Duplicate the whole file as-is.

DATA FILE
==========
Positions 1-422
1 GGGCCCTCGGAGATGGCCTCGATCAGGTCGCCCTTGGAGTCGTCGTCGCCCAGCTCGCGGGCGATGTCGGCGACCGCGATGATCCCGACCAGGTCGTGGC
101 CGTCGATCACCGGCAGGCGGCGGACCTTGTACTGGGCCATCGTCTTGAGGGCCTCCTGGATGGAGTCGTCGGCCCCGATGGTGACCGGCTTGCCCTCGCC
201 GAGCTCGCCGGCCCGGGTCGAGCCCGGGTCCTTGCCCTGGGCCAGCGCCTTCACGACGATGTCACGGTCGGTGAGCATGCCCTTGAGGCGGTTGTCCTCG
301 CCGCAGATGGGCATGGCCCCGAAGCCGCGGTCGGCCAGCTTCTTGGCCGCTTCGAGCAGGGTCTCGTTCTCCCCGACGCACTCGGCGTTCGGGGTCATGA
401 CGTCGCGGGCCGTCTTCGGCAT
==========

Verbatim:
Positions 1-422
1 GGGCCCTCGGAGATGGCCTCGATCAGGTCGCCCTTGGAGTCGTCGTCGCCCAGCTCGCGGGCGATGTCGGCGACCGCGATGATCCCGACCAGGTCGTGGC
101 CGTCGATCACCGGCAGGCGGCGGACCTTGTACTGGGCCATCGTCTTGAGGGCCTCCTGGATGGAGTCGTCGGCCCCGATGGTGACCGGCTTGCCCTCGCC
201 GAGCTCGCCGGCCCGGGTCGAGCCCGGGTCCTTGCCCTGGGCCAGCGCCTTCACGACGATGTCACGGTCGGTGAGCATGCCCTTGAGGCGGTTGTCCTCG
301 CCGCAGATGGGCATGGCCCCGAAGCCGCGGTCGGCCAGCTTCTTGGCCGCTTCGAGCAGGGTCTCGTTCTCCCCGACGCACTCGGCGTTCGGGGTCATGA
401 CGTCGCGGGCCGTCTTCGGCAT